It’s difficult to find a website or ecommerce product page that does not include sharing buttons to sites such as Facebook, Twitter, Pinterest, and others.
Many Internet users are members of at least one social network, so including social sharing buttons would seem to make sense.
There is also a convenience factor. The lack of buttons means that users who wish to share a piece of content or product have to copy and paste the page URL, and then go to the social network to post.
While those factors weigh in favor of using social sharing buttons, how does their presence affect sales?
Do social media buttons promote conversion optimization, or are they window dressing that detracts from the purpose of the web page? And, do buttons with counters fare better than those without?
Conversion Optimizer vs. Distraction
A case study from Visual Website Optimizer, a website conversion and testing platform, of Finnish ecommerce retailer Taloon.com found that removing social sharing buttons from product pages resulted in an 11.9 percent higher conversion rate than pages that contained them.
According to Taloon.com’s Jani Uusi-Pantti, the number of shares on most product pages was zero. “While high number of shares and likes act as a positive reinforcement, low number of shares breed distrust in the mind of the customer about both the company and the quality of the product,” said the case study.
Luke Wroblewski, a software designer and product director at Google, conducted research to determine the percentage of page view clicks on Twitter or Facebook share buttons. His findings were surprising. Across more than 18 million page views, the average click-through rate was a paltry 0.25 percent.
Further validating the low click rate, a study by GetResponse, an email marketing technology company, found that for every 10,000 emails opened, only 34 people clicked social sharing buttons.
The low numbers could be due to three factors: demographics, user behavior, and user expectations.
According to research firm Forrester, rather than actively contribute to social networks, most people fall into the “spectator” category, a fact that is particularly true of older Internet users such as baby boomers and seniors.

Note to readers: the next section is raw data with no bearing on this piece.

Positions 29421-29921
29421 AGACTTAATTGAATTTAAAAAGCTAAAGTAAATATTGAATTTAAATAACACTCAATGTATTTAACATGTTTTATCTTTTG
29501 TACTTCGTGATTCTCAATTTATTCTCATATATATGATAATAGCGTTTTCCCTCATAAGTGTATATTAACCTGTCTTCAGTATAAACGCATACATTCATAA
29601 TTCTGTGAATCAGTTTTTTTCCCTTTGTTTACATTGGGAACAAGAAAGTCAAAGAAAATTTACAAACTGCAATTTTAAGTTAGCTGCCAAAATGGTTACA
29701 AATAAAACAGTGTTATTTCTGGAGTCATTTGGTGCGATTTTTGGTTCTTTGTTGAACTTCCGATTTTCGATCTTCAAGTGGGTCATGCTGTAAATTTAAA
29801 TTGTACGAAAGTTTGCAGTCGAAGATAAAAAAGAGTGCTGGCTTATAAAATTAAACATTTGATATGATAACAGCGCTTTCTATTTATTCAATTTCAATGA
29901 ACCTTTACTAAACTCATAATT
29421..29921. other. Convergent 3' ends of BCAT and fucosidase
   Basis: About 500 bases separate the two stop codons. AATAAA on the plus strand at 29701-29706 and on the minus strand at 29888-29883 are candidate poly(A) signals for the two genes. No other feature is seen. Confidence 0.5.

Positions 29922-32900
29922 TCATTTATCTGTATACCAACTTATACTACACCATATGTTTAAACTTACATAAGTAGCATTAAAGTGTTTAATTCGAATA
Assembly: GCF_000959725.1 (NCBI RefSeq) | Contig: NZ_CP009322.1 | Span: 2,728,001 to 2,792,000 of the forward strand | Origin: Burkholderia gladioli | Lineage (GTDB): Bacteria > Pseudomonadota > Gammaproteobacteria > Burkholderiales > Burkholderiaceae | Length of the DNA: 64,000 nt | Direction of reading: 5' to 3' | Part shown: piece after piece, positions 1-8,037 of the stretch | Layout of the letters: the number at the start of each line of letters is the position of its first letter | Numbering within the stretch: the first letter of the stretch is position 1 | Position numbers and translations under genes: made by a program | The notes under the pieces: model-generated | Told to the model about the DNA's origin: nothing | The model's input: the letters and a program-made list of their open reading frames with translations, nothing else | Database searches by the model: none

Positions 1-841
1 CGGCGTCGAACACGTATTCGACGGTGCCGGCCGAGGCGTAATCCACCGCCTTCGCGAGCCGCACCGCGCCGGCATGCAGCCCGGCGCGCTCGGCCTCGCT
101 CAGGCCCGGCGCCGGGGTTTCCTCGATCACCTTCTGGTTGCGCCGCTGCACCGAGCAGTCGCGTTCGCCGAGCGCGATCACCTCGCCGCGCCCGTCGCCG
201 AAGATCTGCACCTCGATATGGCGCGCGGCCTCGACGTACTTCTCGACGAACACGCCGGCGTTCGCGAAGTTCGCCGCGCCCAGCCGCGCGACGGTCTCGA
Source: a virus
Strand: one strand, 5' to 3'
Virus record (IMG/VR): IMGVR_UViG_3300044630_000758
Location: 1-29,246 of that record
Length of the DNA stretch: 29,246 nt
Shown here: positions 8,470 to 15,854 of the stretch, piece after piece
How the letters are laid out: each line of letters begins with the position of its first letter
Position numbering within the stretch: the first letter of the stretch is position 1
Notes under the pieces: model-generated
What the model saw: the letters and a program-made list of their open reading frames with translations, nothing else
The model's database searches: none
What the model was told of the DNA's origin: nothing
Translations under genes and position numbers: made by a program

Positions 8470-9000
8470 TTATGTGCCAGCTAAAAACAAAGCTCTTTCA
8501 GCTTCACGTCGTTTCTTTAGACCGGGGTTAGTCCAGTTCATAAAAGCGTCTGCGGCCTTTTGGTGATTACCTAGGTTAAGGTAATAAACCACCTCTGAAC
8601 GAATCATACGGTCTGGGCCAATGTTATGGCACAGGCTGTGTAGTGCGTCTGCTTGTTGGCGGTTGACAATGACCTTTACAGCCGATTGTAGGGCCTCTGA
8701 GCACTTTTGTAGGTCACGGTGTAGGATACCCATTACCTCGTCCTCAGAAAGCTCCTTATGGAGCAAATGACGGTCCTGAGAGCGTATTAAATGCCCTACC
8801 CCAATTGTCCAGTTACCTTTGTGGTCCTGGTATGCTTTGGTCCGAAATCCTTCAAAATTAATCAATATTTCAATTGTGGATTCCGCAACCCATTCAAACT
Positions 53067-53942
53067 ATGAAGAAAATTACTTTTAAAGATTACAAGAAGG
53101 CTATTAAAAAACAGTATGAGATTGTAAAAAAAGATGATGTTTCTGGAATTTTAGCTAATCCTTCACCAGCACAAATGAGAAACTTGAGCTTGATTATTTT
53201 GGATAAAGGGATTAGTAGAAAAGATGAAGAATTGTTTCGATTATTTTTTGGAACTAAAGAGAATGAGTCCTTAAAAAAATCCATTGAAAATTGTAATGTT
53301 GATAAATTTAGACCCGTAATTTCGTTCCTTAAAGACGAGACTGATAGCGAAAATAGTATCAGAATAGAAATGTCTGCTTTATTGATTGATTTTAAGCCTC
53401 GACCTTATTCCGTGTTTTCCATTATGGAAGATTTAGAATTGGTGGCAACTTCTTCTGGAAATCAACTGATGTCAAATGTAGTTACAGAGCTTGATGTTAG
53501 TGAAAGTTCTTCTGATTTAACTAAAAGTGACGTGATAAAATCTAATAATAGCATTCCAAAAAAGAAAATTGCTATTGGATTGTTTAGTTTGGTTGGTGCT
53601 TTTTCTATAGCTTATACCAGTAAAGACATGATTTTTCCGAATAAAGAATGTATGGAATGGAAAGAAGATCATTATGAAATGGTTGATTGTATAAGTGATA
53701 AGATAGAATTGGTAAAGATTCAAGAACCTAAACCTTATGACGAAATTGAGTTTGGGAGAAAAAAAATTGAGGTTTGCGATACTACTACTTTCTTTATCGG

Their tendency is to consume content (or buy products) — but not share the fact they have done so with social network friends and followers.
Another factor contributing to the low click rates of social sharing buttons may have to do with what people expect when they visit a page or, in the case of the GetResponse example, open an email. Their attention is focused not on social sharing, but on the intended purpose of the page or email. Therefore, they cast a blind eye to the button’s presence.
Buttons with Counters: Good or Bad Idea?
In the early days of the commercial Internet, websites sometimes showed hit counters, that showed a running tally of “hits” the site received over time.
Often, they proved to be a bad idea for sites that received less traffic. The counter provided visual testimony that the site must not be very popular (if it were the numbers would be higher) and cast doubt as to whether it was worth a visitor’s time to remain there.
That same dynamic holds true with social sharing buttons that have counters. If there are large numbers of shares, visitors may be more inclined to spend time with the content. Conversely, if the numbers are small, they may move on elsewhere.
Convert.com, an A/B testing software company, tested that hypothesis and found that pages with social buttons that had higher numbers helped conversion rates while those with low numbers had the opposite effect.
What I’m referring to is a psychological dynamic called “social proof.”
According to Dr. Paul Marsden, psychologist and author of The Social Commerce Handbook, to resolve uncertainty of what to do or buy, we often look to what others are doing or have done, and take our cue from them.
When something is popular or dominant, we often see this as social proof that is the correct, most valid option. It is classic peer pressure in operation.
Tips for Using Social Sharing Buttons
- Reserve social sharing buttons for the confirmation page following the sale. That is an ideal time to encourage viral sharing.
- Use A/B split testing to measure conversion rates on product pages with and without buttons.
- Put sales first and social second. Think of social media as an added layer. Do not allow it to become a distraction that takes the prospective customer’s attention away from the sale.
- Consider using smaller buttons, as these may prove less distracting and still serve the needs of those who wish to share.
- Refrain from using buttons with counters unless you are sure that you can get a reasonable number of shares.
Ultimately, it is not the presence of buttons that cause people to share, but the worthiness of the content or product. Split testing is the best way to know whether buttons help, or not.